Sitting here next to the Christmas tree the light is beginning to fade and there is a wonderful orange sunset falling down behind the church. It’s quiet and warm and, if the fancy takes me, I could have a mince pie with my cup of tea. The day didn’t start quite so well with a visit to the dentist to repair a broken tooth, and driving there I was thinking of my childhood dentist, who was an absolute bastard, and blaming her for the years I avoided dentists for fear of more of the same pain and disdain. It didn’t seem fair that I had such a brute to take care of my childhood teeth, but there it is.
Reaching a break in my list of tasks I found myself idly scrolling through Facebook after posting my incredulity at hearing Bridget Jones named on the “Woman’s Hour Power List 2016”, a collection of the most influential female role models of the past seventy years. Was it really impossible to come up with someone more deserving than her? Oh, and she doesn’t exist either, which struck me as at least moderately important. A list of “the best” anything can’t ever really be fair can it? It’s only based on individual opinion anyway so how can it be a balanced and equitable view?
Between the videos of guinea pigs eating brussels sprouts and pictures of Christmas trees in various states of undress there is a post about the crisis in Aleppo and a comment from a friend which conveys a feeling of hopelessness, helplessness and anger which I imagine most decent human beings share. None of what those caught up in what the UN have called “a complete meltdown of humanity” can be described as fair, but still it continues.
In the bath earlier this week, my favourite place from which to enjoy the radio, I listened to “The Global Philosopher” in which Michael Sandel posed the question “Do those on top deserve their success?” A debate ensued about fairness, and once again I couldn’t shake the thought, “It doesn’t exist does it? So why do we crave it so?” Moreover, if it really is so elusive, what’s the implication of us chasing fairness so doggedly?
Maybe instead of bemoaning the lack of fairness we need to first accept it and then understand what a perpetual state of inequality means to us, and what we might do to mitigate its worst implications. Perhaps too, we would do well to notice the difference between what we are able to change and that which we cannot.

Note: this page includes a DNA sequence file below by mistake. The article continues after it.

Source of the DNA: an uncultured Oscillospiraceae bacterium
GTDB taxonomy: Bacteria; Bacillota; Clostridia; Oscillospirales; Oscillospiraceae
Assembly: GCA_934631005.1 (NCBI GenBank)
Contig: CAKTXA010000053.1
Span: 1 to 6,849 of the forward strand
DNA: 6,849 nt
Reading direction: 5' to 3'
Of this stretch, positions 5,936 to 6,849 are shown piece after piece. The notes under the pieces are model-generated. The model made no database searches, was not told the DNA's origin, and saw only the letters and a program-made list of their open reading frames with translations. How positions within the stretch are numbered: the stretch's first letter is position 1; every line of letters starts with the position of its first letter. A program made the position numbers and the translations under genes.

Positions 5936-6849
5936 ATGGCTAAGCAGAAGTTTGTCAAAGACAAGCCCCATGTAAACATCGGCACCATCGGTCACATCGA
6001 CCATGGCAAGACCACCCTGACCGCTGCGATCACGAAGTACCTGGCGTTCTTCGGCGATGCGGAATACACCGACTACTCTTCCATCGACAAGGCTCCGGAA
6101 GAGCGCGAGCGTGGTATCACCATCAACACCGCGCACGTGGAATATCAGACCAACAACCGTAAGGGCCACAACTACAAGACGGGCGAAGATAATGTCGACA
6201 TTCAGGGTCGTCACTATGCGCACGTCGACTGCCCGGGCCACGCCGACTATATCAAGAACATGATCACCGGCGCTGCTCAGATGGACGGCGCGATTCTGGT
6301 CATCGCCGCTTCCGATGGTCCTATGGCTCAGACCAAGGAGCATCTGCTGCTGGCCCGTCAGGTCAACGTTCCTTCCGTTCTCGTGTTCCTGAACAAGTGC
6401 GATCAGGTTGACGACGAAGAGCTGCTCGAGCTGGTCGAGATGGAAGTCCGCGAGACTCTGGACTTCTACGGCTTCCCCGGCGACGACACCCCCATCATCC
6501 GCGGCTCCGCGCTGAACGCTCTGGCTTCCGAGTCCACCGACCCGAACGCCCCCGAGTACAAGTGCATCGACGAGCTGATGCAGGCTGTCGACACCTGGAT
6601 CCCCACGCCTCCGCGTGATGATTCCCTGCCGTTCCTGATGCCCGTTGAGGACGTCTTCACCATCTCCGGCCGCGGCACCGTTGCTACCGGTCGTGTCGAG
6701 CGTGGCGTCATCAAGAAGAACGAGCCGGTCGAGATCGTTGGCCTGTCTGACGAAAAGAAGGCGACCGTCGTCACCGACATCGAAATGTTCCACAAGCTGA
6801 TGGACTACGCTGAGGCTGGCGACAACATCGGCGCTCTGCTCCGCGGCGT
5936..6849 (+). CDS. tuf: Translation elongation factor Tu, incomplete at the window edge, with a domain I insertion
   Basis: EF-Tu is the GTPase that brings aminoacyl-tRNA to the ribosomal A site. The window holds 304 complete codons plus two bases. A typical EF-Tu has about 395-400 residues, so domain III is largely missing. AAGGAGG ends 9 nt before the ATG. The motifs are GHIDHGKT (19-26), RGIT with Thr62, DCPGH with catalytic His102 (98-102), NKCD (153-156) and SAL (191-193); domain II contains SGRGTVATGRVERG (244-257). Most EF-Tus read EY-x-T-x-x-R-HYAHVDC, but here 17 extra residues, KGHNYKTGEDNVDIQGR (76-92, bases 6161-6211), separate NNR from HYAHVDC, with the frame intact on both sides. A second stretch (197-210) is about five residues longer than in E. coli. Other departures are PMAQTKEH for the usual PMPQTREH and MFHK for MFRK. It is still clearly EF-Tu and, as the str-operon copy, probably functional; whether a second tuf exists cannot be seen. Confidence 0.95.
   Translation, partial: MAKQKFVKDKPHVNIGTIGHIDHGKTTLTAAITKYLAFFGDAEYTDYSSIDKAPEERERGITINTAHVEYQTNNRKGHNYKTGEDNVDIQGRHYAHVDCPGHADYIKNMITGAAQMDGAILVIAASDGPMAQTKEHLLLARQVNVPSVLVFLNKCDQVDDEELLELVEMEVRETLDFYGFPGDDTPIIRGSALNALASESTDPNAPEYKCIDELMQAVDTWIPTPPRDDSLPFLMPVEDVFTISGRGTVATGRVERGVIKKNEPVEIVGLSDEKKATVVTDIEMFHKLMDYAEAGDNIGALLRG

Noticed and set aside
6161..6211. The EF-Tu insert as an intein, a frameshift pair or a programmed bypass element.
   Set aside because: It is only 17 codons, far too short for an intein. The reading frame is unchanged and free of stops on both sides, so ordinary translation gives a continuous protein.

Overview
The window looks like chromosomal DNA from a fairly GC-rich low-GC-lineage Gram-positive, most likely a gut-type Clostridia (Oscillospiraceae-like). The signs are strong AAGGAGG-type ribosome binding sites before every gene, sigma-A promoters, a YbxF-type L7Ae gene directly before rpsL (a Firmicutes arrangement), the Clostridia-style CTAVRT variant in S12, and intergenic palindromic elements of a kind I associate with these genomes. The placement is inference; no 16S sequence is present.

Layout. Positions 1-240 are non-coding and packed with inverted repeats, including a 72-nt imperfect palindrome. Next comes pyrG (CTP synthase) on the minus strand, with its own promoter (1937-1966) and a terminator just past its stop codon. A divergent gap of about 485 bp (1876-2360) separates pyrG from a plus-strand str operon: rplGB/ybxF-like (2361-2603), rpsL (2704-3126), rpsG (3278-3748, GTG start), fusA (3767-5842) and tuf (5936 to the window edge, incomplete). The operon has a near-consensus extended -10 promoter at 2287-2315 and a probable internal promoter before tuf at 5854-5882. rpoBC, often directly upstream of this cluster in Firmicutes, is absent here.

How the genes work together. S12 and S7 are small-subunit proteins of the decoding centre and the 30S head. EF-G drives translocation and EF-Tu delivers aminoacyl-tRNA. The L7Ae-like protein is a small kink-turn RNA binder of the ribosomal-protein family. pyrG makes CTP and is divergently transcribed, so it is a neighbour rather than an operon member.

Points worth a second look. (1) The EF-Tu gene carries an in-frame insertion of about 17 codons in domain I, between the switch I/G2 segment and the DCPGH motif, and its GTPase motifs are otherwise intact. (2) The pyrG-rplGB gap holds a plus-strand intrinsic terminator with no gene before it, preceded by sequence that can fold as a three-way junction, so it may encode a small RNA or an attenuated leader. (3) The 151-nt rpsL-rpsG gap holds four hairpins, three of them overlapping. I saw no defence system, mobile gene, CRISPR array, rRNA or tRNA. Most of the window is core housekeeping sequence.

When my children’s rabbit was eaten by a fox just before Christmas a couple of years ago it felt unfair. I didn’t want them to feel the pain of losing such a cherished pet, but my railing at the neighbourhood foxes had little impact. Death is the epitome of unfairness, and we are largely powerless in its frightful gaze.
So, in the face of unfairness we can concentrate on all that isn’t fair or we can choose to acknowledge that which has worked in our favour. We can wail at everything outside of our control or we can set about influencing that which is. Finding that line and observing it is often tricky.
Life is full of disappointment, pain, persecution, repression, suppression and abuse, but surely we recognise that we have the power to make a difference despite it all? We may not be able to create equality but we have immense power in either perpetuating it or rejecting it. Change does not happen because organisations, or even nations make change, it only happens sustainably one person at a time. Counterbalancing unfairness piece by piece, slowing and methodically through our actions, words and attitudes is enough. Why? Because it simply has to be.
As much as life is full of unfairness our definition of fairness is myopic. Most of us are at least partially influenced in our thinking by the extent to which things turn out the way we want them to. So it is clear that your fairness might be my unfairness and vice versa. Much better then to adopt a strategy of accepting reality and focusing attention on being the best possible person you can be, whatever that means, regardless of whether things are fair or not. We mostly know what is “right”, what is positive, constructive, collaborative. Fairness might be a myth, but goodness is not and it’s arguably more valuable, and definitely more realistic.
Like love, it is not in the receiving of fair treatment that we get the most powerful feeling of balance and proportion. It is in the fairness we offer to others, the way that we treat those in our lives which is the most potent counterbalance to the inevitable absence of equality. If you can accept that, then unfairness is more easily equaled by the power of our response to it.